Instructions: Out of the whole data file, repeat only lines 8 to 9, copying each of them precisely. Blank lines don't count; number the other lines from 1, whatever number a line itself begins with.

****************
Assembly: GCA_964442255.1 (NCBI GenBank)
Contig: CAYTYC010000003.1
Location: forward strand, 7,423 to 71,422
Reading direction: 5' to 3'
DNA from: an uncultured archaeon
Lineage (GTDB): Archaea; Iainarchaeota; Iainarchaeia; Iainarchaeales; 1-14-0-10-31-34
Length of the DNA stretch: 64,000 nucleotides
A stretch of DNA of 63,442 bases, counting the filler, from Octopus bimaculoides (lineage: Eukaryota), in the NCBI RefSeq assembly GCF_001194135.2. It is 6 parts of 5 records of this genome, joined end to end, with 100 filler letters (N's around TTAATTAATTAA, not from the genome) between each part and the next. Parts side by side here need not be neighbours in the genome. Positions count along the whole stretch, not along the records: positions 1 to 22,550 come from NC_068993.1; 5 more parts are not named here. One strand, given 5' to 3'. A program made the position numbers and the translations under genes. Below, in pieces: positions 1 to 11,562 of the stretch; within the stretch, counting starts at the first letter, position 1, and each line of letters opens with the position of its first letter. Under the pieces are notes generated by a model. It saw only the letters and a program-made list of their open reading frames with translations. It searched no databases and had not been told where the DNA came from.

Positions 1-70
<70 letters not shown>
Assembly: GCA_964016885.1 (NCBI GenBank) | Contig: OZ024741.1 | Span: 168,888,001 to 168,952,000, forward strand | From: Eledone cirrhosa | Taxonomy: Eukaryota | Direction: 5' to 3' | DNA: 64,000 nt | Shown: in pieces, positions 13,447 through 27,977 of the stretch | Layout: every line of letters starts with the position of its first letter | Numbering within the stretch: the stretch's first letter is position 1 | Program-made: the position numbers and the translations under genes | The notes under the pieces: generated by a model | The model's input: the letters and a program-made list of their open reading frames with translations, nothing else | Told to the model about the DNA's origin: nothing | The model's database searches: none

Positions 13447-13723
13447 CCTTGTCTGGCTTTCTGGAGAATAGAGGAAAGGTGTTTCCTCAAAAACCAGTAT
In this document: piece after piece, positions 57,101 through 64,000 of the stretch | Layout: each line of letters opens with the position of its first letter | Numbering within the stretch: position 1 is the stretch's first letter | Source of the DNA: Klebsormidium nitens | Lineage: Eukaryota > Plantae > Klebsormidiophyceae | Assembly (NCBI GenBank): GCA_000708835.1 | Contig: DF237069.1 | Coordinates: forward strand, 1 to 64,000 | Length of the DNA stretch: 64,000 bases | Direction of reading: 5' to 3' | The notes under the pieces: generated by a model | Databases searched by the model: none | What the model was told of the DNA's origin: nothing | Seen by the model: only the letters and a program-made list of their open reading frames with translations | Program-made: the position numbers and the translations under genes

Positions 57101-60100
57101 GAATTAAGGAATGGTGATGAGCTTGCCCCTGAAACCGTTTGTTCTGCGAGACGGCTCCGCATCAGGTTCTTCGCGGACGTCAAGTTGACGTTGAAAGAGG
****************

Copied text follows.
A stretch of DNA of 63,442 bases, counting the filler, from Octopus bimaculoides (lineage: Eukaryota), in the NCBI RefSeq assembly GCF_001194135.2. It is 6 parts of 5 records of this genome, joined end to end, with 100 filler letters (N's around TTAATTAATTAA, not from the genome) between each part and the next. Parts side by side here need not be neighbours in the genome. Positions count along the whole stretch, not along the records: positions 1 to 22,550 come from NC_068993.1; 5 more parts are not named here. One strand, given 5' to 3'. A program made the position numbers and the translations under genes. Below, in pieces: positions 1 to 11,562 of the stretch; within the stretch, counting starts at the first letter, position 1, and each line of letters opens with the position of its first letter. Under the pieces are notes generated by a model. It saw only the letters and a program-made list of their open reading frames with translations. It searched no databases and had not been told where the DNA came from.

Positions 1-70